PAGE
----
PigTales w hir es IL.indd

My publisher, W. W. Norton, and Goodreads have teamed up to give away 20 copies of my forthcoming book, Pig Tales: An Omnivore’s Quest for Sustainable Meat.

Absolutely FREE!

What a deal!

All you have to do is go to Goodreads, scroll down until you see “Win a copy of this book,” and click on the button.

The only catch is that you have to act soon. The offer ends on April 8th.

CLICK HERE

I hope visitors to this sight win big. I’m rooting for you. Oink!

 

 

Post to Twitter

Oink!!!!! Denver Post Gives a Sneak Preview of my new book “Pig Tales”

PIG TALES Cropped cover new

My new book, Pig Tales: An Omnivore’s Quest for Sustainable Meat, won’t be released until later this year, but word is already getting out. This from the Denver Post’s coverage of the Cochon 555 cook-off event that will take place on March 8 in that city:

If all this pork talk triggers a hunger to know more, be on the lookout for Pig Tales: An Omnivore’s Quest for Sustainable Meat by Barry Estabrook (W.W. Norton) . . . .

Estabrook, winner of a James Beard award for magazine feature writing, delves into the world of pigs and pig farmers, looking at modern pork production, from industrial pigs to heritage breeds, like those raised at Flying Pigs Farm, which produces some of the “finest meat I’ve ever tasted,” he writes. “My chop was transcendent, deep-red in color, and well marbled with strands of delicious fat that made it tender, juicy, and sublimely ‘porky.'”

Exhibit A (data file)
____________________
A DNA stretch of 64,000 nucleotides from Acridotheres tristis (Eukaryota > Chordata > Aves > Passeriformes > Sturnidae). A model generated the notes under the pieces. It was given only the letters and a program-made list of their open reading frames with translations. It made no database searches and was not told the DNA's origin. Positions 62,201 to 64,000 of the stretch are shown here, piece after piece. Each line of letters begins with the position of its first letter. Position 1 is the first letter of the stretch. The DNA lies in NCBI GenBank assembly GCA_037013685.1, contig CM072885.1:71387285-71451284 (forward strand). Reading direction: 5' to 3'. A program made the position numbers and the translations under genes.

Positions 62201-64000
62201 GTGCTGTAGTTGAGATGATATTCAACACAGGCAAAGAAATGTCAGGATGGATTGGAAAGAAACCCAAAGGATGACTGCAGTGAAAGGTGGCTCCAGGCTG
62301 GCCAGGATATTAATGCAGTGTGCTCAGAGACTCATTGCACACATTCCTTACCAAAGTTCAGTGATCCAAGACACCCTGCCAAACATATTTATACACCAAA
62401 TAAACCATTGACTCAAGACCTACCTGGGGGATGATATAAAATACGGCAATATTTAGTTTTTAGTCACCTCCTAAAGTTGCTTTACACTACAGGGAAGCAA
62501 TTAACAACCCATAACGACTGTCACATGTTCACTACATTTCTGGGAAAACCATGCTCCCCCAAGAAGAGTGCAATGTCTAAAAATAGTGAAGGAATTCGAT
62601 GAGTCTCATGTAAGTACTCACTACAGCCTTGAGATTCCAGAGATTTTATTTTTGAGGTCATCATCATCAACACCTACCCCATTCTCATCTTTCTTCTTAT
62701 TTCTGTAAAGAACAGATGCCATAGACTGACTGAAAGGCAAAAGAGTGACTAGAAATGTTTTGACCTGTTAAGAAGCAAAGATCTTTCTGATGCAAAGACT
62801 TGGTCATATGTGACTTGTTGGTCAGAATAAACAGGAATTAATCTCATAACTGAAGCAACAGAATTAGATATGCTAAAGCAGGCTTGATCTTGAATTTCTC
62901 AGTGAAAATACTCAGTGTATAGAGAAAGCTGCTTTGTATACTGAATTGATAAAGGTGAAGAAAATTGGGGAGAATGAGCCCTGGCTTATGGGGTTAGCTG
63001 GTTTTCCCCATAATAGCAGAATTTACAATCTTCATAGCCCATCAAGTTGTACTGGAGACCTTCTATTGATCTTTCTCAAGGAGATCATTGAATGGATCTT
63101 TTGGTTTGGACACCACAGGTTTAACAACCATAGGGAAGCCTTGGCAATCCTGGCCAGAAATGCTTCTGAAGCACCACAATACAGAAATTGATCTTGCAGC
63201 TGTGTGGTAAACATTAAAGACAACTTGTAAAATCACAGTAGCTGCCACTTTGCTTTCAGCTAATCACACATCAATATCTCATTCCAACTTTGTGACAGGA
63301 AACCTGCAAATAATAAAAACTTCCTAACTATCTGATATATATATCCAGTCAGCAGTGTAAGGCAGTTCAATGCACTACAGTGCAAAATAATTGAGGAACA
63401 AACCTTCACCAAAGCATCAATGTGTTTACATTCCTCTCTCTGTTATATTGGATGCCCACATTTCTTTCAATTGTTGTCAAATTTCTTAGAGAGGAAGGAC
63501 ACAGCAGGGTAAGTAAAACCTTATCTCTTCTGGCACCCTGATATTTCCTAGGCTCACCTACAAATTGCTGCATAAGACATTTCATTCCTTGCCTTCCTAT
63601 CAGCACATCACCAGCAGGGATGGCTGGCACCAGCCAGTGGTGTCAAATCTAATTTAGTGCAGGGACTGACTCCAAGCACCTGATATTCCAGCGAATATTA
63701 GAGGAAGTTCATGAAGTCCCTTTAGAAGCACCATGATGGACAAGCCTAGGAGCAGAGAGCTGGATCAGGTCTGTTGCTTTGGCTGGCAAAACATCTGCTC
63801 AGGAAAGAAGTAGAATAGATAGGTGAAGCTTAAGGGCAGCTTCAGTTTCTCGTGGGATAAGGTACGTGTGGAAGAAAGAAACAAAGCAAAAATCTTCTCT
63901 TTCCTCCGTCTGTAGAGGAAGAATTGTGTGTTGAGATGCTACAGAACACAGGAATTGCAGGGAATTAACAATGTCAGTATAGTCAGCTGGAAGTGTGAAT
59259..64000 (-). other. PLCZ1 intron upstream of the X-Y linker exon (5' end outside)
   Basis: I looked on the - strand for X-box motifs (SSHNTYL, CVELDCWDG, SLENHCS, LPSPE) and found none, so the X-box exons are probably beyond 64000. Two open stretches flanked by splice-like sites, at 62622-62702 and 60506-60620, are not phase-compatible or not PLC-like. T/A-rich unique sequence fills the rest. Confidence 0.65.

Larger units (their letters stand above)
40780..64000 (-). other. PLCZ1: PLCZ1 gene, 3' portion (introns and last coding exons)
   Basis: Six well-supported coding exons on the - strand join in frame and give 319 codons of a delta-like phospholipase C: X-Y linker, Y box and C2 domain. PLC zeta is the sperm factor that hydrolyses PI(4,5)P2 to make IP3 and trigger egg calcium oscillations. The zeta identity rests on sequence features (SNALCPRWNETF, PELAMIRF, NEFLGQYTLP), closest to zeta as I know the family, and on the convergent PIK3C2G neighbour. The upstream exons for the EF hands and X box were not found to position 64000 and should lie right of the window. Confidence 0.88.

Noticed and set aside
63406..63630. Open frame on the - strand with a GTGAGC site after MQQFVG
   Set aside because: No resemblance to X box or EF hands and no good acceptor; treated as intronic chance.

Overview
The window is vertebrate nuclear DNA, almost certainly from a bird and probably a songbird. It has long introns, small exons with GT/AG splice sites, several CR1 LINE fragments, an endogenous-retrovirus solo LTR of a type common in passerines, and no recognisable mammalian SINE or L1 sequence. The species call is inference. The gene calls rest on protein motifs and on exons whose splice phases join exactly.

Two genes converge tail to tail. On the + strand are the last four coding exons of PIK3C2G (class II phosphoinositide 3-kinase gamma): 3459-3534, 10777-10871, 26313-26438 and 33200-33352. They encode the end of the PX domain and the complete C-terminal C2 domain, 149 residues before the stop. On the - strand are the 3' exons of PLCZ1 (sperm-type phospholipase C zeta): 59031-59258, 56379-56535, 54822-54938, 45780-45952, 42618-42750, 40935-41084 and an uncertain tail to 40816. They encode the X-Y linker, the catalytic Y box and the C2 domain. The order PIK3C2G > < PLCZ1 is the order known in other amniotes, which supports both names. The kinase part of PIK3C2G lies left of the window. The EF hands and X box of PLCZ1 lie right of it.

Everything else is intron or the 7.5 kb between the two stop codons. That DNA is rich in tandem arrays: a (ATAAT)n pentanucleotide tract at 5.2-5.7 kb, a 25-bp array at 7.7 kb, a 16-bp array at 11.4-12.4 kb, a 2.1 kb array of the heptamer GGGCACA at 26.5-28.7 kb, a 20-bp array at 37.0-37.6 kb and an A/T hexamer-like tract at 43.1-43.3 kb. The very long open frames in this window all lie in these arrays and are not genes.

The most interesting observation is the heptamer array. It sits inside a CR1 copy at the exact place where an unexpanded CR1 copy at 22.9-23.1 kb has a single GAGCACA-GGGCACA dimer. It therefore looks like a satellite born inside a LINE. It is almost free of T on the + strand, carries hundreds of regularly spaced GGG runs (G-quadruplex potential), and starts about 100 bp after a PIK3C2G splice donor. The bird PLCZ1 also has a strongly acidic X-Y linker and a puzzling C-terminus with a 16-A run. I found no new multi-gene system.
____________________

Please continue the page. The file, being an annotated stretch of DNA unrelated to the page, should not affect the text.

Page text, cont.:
Pig Tales is now available for pre-order. CLICK HERE

Post to Twitter

WARNING: AFTER READING THIS POST, YOU WILL NEVER EAT A SHRIMP FROM THAILAND AGAIN.

No, thanks.

No, thanks.

I vowed never to touch another Thai-farmed shrimp after attending a panel discussion recently at Sea Web’s Seafood Summit in New Orleans.

Steve Trent, the executive director of the Britain’s Environmental Justice Foundation, described a multi-billion-dollar industry with a financial model that would not be viable slave labor. “It’s the most horrific situation I have seen in more than 25 years of monitoring human rights abuses around the world,” he said.